Tapping

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Status: Finished  |  Genre: Flash Fiction  |  House: Booksie Classic

A snippet into a day in the life 2020.

 

TAPPING

 

Eleanor was tapping again. Her bony and corpse like fingers gently met with the smooth, laminated wood of the coffee table, sending a trill of clicks in the stale air. Over the last year, I had tried to become accustomed to this new habit of hers, but to no real success. The randomness of the sound had the same effect on me as hearing nails on a chalkboard, or a screeching baby. I could feel the hair on the back of my neck stand up and I grimaced at the sensation. I glanced at the clock. “Eleanor, the tapping.” It was only half past ten, and the tapping had already started. She acted as though she hadn’t heard me, but the tapping immediately ceased. It’s silence that followed felt heavy and long. Time had been moving slower. The sun seemed to divert away from it’s usual stroll across the living room walls, and the days seemed endless. Days could be spent watching a fly, and only an hour would pass. The dated wallpaper had been etched into my memory forever, having spent months memorising its every pattern. The silence was then filled with the ticking of the clock, drawing my attention. I noticed it was only half past ten. Half past ten was practically noon, so I got up and made lunch. Cooking used to be my favorite thing to do. When we bought the house, it’s open space and large windows were what sold me on the decision. I had imagined a lifetime of family gatherings, holidays and home cooked meals taking place around the kitchen, and had decorated it accordingly so. Knife sets and cutting boards hung from the spots they were placed, some relic of an ancient passtime, never used, and collecting dust. I opened the refrigerator, and mechanically grabbed two small cardboard boxes. LUNCH was stamped across both boxes in light red ink. How delightful, I thought. I wonder what it is. I chuckled to myself silently, knowing the brownish horror that awaited me. Robotically tearing open both boxes, I placed the small lunches into the microwave before pressing a button and slamming the door. The digital green countdown began, and I watched the numbers tick away, one second at a time. The natural light that came in was filtered through a thick plastic sheet that covered all openings of the house. What used to be clearly identifiable as trees were now light shadows amongst a haze that never seemed to shift in color. I had stopped trying to stare through the plastic after a couple of months, finding the microwave countdown less hollowing. The Lunch’s unique and predictable smell began to permeate the air, as the seconds drew to a close. Inside the microwave, I could see my dark eyes gazing back, and for a moment, I didn’t recognize myself. A shell of a person, like this shell of a kitchen; with all the means of functionality, but no way to express it. Wasted potential. I let this thought drift away as my nose told me LUNCH was done. I stopped the microwave before it could alert me of this fact, and took the plates, steaming, into the living room. Eleanor’s chair faced away from me, obscuring all but her bony hand from my vision. As the smell reached her as well, her hand moved out of sight, and behind the forest green fabric. I placed one LUNCH on the T.V. table in front of her, and took mine to the couch. Although always grateful for having something to occupy me, I dreaded eating what they called LUNCH. It smelled slightly of fish and corn meal, with all of the aesthetically pleasing looks of cat food, and the rich taste of salted rice. LUNCH was always bleak. The ticking of the clock and the monotonous sounds of our chewing were the only noises that accompanied it most days, unless it was a rare occasion I switched the television on for a bleak distraction. There, we could bounce back and forth between the last four remaining channels, but there was not much solace in them. All ran news cycles 24/7, repeating the same talking points over and over, with slightly different wording. Advertisements would try to appear sympathetic, or even comforting, while repeating a manufactured phrase. The world leaders in science would argue with each other on hypothetical points, and never reach any conclusion. There would be talk of another possible shortage. There would be an update on the crashing economy. But there was never any talk of going back. It seemed the world had accepted its fate of a slow, drawn out death, and no one had any anticipation to go back to the way it used to be. Of cooking in kitchens and natural light. The world had settled for LUNCHES and plastic wrap at the expense of everything we’d ever known. Today was one of the days I felt like hearing other people’s voices, even if it was just a talking head. I reached for the remote as I pulled back the steamy plastic film of my LUNCH. Eleanor huffed. “I don’t want to watch television.” Her beady eyes were glaring through thin wire glasses that connected to a chain. Her voice shook lightly, as if it too were as frail as her body. She had lost weight. She looked like a child that had suddenly woken up to find herself much older, and sadder. Her once pronounced lips looked like a pale, thin line connecting to her chin, and everything about her seemed to shake. I felt a burst of mild irritation wash over, but placed the remote back down nonetheless. I had the tapping, she had the T.V..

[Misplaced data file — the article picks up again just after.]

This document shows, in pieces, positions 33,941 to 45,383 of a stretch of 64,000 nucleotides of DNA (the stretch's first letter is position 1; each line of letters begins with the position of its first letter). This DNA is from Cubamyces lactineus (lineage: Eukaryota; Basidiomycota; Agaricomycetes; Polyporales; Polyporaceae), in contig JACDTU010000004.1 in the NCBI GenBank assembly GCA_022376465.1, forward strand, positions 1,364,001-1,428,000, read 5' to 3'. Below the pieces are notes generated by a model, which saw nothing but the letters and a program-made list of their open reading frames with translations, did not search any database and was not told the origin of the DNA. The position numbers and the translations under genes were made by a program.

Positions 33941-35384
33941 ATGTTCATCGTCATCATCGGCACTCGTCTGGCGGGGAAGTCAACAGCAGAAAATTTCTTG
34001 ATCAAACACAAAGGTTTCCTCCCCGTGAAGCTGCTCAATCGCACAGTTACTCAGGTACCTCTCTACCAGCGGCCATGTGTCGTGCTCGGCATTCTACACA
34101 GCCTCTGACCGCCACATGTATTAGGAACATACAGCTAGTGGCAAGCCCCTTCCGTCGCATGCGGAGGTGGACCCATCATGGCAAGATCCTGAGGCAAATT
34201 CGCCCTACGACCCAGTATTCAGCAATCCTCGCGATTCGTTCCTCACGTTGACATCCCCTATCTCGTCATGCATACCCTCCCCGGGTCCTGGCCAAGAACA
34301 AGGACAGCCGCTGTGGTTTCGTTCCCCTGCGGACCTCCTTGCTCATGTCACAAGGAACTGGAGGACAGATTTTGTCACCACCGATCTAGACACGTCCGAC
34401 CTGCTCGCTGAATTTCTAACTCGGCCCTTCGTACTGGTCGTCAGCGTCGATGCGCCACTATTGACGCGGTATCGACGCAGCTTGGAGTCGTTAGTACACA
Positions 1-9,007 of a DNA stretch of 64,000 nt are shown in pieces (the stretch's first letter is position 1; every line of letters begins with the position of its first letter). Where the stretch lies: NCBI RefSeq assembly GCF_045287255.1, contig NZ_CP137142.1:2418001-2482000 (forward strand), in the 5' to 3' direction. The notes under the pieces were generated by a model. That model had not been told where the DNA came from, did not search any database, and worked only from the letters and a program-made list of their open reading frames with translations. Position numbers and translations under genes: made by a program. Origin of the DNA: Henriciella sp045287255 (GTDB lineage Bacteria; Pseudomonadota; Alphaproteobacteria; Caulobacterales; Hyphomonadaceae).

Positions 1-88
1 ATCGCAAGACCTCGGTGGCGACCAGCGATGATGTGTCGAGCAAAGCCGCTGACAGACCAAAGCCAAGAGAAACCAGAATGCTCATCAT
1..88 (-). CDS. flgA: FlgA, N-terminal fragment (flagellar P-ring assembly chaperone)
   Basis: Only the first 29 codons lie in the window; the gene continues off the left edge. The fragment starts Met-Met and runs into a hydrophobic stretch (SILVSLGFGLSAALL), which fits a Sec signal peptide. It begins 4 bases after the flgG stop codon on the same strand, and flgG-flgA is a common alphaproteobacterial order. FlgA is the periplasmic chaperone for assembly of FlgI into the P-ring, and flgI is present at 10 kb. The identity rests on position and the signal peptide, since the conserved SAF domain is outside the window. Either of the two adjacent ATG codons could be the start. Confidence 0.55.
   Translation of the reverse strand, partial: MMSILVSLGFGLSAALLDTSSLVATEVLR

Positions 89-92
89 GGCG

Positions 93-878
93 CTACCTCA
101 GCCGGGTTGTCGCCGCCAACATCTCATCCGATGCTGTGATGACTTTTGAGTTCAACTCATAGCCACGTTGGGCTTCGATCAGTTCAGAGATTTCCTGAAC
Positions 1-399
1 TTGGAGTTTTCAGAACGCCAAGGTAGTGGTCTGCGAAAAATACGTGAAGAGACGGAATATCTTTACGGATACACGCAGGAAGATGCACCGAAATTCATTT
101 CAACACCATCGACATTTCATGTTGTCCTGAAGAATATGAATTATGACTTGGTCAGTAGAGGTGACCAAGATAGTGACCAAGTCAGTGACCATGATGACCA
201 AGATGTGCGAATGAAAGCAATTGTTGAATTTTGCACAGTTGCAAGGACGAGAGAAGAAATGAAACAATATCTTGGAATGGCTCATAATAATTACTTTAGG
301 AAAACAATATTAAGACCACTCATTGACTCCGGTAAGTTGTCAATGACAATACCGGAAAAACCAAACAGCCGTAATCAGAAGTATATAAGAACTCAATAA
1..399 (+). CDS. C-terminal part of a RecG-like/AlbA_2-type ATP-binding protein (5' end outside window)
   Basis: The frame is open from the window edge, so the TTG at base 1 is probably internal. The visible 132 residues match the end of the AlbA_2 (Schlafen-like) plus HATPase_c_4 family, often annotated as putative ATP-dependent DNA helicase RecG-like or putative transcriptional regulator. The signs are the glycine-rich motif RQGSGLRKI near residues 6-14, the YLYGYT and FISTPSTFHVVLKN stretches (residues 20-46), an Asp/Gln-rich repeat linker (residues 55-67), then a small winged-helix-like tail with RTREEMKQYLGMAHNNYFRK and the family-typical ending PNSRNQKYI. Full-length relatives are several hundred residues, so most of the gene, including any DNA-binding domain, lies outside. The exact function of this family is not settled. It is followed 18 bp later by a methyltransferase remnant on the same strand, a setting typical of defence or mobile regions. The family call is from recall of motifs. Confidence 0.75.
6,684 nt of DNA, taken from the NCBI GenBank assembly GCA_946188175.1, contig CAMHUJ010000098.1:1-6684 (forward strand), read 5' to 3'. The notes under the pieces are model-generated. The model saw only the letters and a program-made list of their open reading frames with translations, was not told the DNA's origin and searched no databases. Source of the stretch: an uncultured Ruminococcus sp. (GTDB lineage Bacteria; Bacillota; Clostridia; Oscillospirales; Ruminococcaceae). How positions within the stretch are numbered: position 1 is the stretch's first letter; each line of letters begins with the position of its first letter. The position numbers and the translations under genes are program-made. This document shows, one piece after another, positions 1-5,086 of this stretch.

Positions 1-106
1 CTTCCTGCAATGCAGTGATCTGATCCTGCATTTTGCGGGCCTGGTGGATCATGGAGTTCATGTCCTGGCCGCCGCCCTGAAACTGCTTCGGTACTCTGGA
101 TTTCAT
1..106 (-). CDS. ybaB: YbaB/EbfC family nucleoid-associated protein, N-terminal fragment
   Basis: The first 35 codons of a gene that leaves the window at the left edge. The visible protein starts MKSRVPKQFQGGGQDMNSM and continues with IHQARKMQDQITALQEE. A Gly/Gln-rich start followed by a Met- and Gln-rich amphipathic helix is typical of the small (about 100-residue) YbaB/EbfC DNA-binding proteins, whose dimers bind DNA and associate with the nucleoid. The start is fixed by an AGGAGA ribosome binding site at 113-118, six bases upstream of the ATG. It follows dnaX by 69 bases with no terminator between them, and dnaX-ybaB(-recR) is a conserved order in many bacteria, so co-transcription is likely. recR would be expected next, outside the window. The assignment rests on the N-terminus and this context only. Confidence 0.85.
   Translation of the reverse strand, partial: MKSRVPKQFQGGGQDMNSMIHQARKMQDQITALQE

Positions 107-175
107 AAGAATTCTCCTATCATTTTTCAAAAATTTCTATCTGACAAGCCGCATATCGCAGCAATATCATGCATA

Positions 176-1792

Submitted: December 12, 2020

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